The militant group’s taken over capital Kabul.
Women in Afghanistan fear a “dark future” following the fall of the country’s Western-backed government to the Taliban.
The militant group moved into Kabul on Sunday after President Ashraf Ghani fled the country, ending two decades of the UK and its allies trying to transform it.
It has sparked new concerns the Taliban will reimpose the harsh restrictions on women’s rights that existed before the insurgents were ousted in 2001.
Meetra Qutb, a researcher who left Afghanistan four years ago, told the PA news agency: “The past days and months have been very critical and concerning for women in the country.
“Many fear history will repeat itself with a compromise on their rights and are very scared that a dark future lies ahead.
“Between 1996 and 2001 women were not allowed to go to school, work outside or even leave the house without a man.
“If a woman did not cover her face she would be lashed in the street; if she was accused of adultery or was even seen talking to a man who is a stranger, she could be stoned or lashed for all to see.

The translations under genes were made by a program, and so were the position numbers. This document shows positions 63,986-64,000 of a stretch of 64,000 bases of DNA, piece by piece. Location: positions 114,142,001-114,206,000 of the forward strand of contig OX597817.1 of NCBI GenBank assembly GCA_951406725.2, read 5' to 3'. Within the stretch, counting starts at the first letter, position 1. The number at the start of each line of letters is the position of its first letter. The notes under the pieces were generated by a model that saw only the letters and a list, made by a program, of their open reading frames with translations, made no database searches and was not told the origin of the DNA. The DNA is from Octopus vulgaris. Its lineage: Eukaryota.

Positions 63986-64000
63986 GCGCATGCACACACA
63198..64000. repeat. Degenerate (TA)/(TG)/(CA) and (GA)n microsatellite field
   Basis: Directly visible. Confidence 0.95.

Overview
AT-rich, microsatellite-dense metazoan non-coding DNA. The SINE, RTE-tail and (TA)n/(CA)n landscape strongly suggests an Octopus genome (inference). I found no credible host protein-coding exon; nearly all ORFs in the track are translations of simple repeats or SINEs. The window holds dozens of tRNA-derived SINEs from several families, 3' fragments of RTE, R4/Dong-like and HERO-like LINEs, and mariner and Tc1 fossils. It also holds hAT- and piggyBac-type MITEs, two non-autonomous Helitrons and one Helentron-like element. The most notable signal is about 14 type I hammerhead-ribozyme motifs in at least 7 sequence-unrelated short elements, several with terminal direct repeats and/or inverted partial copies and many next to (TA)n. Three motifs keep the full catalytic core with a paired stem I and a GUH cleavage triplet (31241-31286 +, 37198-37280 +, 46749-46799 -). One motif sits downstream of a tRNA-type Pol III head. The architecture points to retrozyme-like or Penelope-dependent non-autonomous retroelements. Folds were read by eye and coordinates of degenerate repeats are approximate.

“This is deeply rooted in the ideology of the Taliban.”
Ms Qutb said she has seen signs since Sunday that this could re-emerge, such as ads of women in dresses being painted over and bosses dismissing female employees.
She has urged the UK Government and its allies to “put the pressure on” the Taliban to ensure women’s rights are maintained.
Ms Qutb added: “The fear of persecution means many women are likely to stay silent – they are scared and traumatised and don’t want to bring danger on their families.
“I think women in positions of power who are negotiating with the Taliban should speak out about this issue.
“I also believe the UK Government should be doing the same, making sure we don’t lose the last 20 years of progress – they need to put the pressure on them.
“For the sake of humanity I would expect the people in the UK and Europe to raise their voices for the women of Afghanistan to prevent disaster and human tragedy.”